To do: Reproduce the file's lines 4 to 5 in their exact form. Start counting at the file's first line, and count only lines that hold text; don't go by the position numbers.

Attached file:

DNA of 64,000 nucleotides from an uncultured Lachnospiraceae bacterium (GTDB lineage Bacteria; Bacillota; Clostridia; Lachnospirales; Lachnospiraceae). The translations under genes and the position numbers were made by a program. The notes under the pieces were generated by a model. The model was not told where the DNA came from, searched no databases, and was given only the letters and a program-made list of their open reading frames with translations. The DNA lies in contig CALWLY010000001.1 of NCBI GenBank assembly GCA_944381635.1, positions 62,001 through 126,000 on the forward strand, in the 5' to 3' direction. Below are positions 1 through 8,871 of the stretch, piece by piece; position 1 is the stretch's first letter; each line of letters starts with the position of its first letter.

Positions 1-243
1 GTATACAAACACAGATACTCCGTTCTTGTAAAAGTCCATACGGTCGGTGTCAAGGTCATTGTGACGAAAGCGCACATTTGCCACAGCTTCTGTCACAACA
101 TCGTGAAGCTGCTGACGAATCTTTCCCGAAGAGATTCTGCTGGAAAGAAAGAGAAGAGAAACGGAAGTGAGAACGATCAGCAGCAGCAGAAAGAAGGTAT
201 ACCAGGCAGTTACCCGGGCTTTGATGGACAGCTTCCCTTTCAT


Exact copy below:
101 TCGTGAAGCTGCTGACGAATCTTTCCCGAAGAGATTCTGCTGGAAAGAAAGAGAAGAGAAACGGAAGTGAGAACGATCAGCAGCAGCAGAAAGAAGGTAT
201 ACCAGGCAGTTACCCGGGCTTTGATGGACAGCTTCCCTTTCAT